A controversial vote has strengthened controls on sewage rather than weakened them, Lichfield and Burntwood’s MP says.

Michael Fabricant. Picture: UK Parliament

Michael Fabricant was one of a number of Conservative MPs who voted against the proposed amendment to the Environment Bill.

It led to a wave of criticism amid claims it would give the green light for waste to be pumped directly into rivers and seas across the country.

But Mr Fabricant said that the implications of the proposed amendment had not been fully thought through.

“There has been much misunderstanding and controversy concerning the Environment Bill as it passes through Parliament.

“To be clear, the Bill strengthens controls on sewage outfalls – not weakens it. But had the amendment stopping all sewage outfalls been passed, it would have resulted in the dangerous discharge of sewage into our streets at times of high rainfall and would have landed customers with unsustainably high water bills. 

“The amendment proposed by a back bench hereditary peer had just not been thought through.”

The Conservative MP said that in the five year period up until 2025 water companies will have invested £7.1billion in environmental improvements in England – with £3.1billion specifically invested in storm overflow improvements.

“The age of our Victorian sewerage systems means that the complete elimination of discharges from storm overflows would be extremely difficult – this process would involve the complete separation of sewerage systems, leading to potentially significant disruption for homes, businesses and infrastructure across the country.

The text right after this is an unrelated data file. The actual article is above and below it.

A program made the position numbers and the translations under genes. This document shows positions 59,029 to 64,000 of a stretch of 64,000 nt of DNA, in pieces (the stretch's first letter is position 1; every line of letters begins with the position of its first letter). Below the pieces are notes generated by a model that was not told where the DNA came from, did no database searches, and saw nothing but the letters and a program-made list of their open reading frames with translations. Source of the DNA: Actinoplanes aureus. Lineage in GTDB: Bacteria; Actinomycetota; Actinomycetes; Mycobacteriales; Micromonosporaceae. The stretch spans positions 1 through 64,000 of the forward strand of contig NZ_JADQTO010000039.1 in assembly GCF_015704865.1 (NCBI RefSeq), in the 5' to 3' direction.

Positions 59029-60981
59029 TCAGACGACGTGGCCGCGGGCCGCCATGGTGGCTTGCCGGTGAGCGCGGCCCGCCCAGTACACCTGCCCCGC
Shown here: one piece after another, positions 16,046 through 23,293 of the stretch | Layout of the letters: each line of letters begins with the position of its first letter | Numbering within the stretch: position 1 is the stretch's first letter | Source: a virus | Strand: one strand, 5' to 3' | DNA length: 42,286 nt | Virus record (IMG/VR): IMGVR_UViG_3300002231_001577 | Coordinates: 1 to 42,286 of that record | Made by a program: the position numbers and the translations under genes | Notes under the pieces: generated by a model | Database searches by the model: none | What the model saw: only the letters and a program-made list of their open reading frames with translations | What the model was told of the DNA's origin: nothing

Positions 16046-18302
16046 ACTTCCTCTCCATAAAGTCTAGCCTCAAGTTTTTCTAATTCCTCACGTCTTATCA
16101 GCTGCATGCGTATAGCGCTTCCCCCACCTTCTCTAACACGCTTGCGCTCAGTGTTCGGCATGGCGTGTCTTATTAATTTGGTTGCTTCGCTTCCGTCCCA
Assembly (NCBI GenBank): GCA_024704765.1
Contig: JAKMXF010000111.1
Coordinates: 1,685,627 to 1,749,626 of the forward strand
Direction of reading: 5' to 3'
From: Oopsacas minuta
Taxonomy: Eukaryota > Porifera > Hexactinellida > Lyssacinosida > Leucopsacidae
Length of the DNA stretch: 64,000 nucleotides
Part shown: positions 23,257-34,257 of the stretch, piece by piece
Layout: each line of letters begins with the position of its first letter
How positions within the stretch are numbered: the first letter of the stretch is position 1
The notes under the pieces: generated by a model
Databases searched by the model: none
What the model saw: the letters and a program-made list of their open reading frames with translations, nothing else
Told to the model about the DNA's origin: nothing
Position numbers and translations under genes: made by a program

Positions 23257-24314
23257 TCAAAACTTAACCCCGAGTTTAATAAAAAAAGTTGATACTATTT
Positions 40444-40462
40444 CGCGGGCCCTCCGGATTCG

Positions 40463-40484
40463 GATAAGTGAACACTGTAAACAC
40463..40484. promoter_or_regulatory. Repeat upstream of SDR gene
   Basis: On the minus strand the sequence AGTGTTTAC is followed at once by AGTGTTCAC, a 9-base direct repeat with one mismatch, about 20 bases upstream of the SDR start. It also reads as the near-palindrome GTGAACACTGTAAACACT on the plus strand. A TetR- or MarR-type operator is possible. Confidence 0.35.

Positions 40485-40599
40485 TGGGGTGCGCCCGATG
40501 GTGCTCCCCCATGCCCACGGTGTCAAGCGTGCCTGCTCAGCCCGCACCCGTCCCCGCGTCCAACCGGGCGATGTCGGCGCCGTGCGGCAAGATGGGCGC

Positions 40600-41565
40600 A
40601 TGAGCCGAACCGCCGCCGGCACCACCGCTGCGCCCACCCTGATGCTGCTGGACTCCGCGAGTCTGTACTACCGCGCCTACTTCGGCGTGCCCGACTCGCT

“Initial assessments suggest total elimination would cost anywhere from £150billion to £600billion. With such amounts, huge customer bill increases and trade-offs against other water industry priorities would be unavoidable.

“Governments – as opposed to opposition parties – do need to take all these factors into account.”

Michael Fabricant MP

Mr Fabricant said he expected the Bill to undergo further changes as it passes through Parliament – and insisted he would support “sensible improvements”.

“Addressing storm overflows is only one part of the picture when it comes to improving water quality.

“The Environment Bill requires the Government to set and achieve at least one new target to drive progress when it comes to water.

“In the policy paper published in August 2020, the Government set out the objectives for targets currently under consideration. For water, these include reducing pollution from agriculture, wastewater, and abandoned metal mines, and reducing water demand.

“Further changes to strengthen the Environment Bill will be added as the legislation passes through Parliament and sensible improvements will have my support.

Michael Fabricant MP

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  1. Ah, well. So all those environmental scientists, marine biologists, fisherfolk, sea and river dwellers, know absolutely nothing compared to a government of incompetents represented locally by a ne’er-do-well only competent at photobombing events?

  2. Don’t expect Mr. Fabricant to vote against his Conservative masters, even if it is for the good of the country or his constituents. Do expect our rivers and seaside to be even filthier than they are but, if you are a shareholder of any water company, you will be smiling.

  3. The amendment that Mr Fabricant voted against was:

    “Duty on sewerage undertakers to take all reasonable steps to ensure untreated sewage is not discharged from storm overflows
    (1) A sewerage undertaker must demonstrate improvements in the sewerage systems and progressive reductions in the harm caused by untreated sewage discharges.
    (2) The Secretary of State, the Director and the Environment Agency must exercise their respective functions under this and any other Act to secure compliance with this duty.”